NYC’s Union Square Cafe to Relocate as Lease Talks Fail

Restaurateur Danny Meyer plans to relocate Manhattan’s Union Square Cafe from its 30-year home after lease negotiations ended without an agreement.

The restaurant will close when its lease at 21 E. 16th St. expires at the end of 2015, said Jee Won Park, a spokeswoman for Meyer’s Union Square Hospitality Group. Talks between Meyer and the property’s landlord, Ari Ellis, broke down because of a disagreement about the rent, Ellis said in an interview.

The restaurant, which debuted in 1985 in what was still largely a rundown neighborhood, was the first for Meyer, who later started the Shake Shack burger chain. Union Square Cafe is the latest downtown dining establishment forced to shut down amid Manhattan’s soaring real estate values. Two weeks ago, wd~50, opened in 2003 by chef Wylie Dufresne, said it would close because a developer has plans for a new building on the Lower East Side site.

Meyer’s company will seek a new location nearby for the Union Square Cafe, according to Park.

“Right now, we are looking to stay in the neighborhood,” she said in an interview. “At this time, we are not looking to change the name or concept.”

Ellis -- whose company, David Ellis Real Estate, owns four other buildings in areas including the Meatpacking District and Midtown -- said that while he hopes the two sides will come to an agreement before the lease ends, Meyer might have outgrown the space.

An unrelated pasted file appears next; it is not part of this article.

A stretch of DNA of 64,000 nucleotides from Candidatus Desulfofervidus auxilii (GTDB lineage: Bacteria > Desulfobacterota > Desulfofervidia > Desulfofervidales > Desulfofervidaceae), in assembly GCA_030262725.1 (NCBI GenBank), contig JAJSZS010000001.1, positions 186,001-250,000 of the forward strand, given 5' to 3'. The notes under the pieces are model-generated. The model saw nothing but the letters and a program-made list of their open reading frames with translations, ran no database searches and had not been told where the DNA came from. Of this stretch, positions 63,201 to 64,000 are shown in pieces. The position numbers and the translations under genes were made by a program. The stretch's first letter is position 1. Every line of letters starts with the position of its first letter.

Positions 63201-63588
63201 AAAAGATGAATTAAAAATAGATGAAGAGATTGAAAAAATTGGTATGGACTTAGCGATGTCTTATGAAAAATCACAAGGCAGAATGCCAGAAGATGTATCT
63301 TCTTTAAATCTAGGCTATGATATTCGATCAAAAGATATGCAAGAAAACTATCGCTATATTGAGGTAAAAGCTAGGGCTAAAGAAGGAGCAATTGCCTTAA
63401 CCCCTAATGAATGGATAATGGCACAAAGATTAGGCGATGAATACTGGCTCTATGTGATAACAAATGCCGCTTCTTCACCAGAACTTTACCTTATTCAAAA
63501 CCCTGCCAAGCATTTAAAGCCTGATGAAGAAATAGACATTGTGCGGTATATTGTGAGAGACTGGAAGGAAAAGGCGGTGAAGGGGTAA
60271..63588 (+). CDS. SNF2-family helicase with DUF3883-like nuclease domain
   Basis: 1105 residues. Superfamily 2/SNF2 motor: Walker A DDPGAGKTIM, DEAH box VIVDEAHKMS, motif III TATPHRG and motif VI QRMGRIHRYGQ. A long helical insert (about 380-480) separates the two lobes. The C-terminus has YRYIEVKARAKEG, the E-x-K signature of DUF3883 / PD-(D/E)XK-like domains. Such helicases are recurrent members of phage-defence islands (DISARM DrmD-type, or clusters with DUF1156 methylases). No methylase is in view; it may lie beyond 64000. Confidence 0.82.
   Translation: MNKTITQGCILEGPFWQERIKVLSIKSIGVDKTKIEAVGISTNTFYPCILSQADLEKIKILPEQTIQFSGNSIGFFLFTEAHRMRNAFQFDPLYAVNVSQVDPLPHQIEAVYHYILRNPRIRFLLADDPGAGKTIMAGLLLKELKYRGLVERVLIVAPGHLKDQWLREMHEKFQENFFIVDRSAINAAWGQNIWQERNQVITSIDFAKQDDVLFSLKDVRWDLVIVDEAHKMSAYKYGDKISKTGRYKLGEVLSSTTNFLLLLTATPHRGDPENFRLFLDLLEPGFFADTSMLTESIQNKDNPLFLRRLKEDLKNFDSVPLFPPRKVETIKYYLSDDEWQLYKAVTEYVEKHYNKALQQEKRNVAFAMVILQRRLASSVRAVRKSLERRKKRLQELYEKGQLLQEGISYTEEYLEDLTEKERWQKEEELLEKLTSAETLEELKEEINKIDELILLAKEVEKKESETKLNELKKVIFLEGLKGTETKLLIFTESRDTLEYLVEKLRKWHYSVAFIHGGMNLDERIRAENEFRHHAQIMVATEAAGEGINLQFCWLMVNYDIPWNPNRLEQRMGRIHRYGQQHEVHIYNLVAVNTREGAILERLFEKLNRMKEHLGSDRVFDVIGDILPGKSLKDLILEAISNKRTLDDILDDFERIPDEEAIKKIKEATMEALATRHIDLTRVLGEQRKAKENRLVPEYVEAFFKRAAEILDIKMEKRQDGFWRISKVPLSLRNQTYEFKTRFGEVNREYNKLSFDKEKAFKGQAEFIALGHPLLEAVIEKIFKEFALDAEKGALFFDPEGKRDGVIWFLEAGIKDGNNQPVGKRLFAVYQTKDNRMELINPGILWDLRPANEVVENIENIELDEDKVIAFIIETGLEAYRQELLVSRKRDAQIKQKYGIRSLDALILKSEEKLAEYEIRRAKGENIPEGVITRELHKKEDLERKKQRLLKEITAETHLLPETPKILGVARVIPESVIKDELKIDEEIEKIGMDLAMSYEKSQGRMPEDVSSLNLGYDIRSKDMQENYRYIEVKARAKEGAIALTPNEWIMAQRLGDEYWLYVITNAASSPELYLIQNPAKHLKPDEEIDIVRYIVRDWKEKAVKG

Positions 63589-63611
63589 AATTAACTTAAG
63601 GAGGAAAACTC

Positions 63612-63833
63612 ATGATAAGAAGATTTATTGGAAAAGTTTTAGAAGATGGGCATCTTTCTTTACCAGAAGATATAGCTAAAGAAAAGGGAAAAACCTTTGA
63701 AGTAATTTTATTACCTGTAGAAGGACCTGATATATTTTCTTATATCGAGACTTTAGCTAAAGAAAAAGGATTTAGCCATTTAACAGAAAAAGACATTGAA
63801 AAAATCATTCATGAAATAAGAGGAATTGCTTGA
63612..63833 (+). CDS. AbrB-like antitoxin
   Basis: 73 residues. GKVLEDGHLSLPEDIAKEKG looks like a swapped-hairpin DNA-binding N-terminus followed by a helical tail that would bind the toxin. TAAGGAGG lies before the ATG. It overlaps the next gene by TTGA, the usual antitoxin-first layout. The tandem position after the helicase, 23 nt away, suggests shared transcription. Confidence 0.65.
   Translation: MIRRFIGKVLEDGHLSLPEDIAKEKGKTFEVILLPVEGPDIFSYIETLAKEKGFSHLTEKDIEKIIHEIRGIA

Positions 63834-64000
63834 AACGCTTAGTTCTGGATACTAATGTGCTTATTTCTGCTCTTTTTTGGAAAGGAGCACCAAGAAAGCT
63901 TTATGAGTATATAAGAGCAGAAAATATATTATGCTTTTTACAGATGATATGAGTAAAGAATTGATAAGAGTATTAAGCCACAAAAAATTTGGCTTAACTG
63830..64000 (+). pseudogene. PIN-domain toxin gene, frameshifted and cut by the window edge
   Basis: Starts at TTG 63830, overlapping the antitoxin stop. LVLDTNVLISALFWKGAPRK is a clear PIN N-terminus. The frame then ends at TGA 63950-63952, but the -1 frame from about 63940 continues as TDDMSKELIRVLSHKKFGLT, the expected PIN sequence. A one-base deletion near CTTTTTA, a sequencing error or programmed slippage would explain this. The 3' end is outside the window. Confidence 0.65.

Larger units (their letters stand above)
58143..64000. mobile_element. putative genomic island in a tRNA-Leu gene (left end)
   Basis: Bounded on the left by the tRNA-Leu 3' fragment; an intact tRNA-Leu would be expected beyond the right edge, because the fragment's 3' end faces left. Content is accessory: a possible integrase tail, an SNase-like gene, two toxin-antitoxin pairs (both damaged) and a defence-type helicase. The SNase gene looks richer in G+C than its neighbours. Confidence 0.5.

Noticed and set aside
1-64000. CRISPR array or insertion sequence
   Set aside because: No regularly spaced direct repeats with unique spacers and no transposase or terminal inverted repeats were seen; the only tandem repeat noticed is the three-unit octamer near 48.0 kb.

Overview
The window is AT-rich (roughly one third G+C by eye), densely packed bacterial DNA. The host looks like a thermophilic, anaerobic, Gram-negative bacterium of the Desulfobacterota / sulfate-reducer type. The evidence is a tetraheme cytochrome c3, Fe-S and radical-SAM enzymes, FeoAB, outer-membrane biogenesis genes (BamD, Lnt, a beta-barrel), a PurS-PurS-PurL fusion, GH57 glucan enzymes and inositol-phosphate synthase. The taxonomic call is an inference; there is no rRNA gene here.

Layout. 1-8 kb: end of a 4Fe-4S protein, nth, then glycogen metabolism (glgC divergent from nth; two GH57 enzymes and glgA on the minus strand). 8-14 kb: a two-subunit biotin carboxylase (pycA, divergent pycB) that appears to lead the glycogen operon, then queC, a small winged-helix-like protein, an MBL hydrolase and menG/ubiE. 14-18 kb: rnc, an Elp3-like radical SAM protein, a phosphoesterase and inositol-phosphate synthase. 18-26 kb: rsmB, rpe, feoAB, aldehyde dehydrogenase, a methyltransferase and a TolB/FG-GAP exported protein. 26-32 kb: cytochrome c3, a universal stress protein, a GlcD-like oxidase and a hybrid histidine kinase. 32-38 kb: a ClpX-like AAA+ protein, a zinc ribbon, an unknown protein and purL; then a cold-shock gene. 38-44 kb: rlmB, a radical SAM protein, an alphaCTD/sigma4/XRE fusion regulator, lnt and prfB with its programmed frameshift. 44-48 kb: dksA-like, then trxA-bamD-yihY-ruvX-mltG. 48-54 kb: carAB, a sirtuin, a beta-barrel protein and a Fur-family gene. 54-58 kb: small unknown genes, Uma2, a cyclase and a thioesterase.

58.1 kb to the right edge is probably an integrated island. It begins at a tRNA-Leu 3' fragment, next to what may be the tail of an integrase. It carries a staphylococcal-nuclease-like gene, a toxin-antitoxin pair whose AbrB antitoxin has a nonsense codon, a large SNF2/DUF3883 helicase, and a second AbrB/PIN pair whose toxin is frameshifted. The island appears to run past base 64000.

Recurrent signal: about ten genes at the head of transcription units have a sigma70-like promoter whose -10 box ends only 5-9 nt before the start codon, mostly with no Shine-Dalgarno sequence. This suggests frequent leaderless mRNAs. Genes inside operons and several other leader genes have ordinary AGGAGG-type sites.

‘Quirky Spaces’

“All the great restaurateurs are leaving their small, quirky spaces and moving into these mega restaurants,” Ellis said. “They’ve moved past these sort of things and they can move into essentially any space they want, and to a large extent, have them built for them, which is wonderful for them but not so great for me, or the neighborhood.”

In the area that includes Union Square, retail asking rents increased 5 percent in the first quarter from a year earlier as more high-end businesses were drawn to the neighborhood, according to a report by Cushman & Wakefield Inc.

When Meyer opened Union Square Cafe, his rent was $48,000 annually, according to the New York Times, which reported the planned closing on its website late yesterday. RKF, the brokerage marketing the space, is seeking $650,000 a year from the next tenant, the newspaper reported.

Jacqueline Hlavenka, a spokeswoman for RKF with Rubenstein Associates, declined to comment on the property. Meyer is traveling and unavailable to comment, Park said.

Ellis said demand for the space will be high because of its long association with Union Square Cafe.

“The numbers that come in for a restaurant for that space will be as good as or better than I projected,” Ellis said. “The restaurant that comes in, if I’m lucky, will be a great operator like Danny, will be successful, and they’ll be there for another 30 years. If it’s not Danny, which I hope it is.”

The Shake Shack chain opened its 48th location yesterday in Washington’s Union Station.

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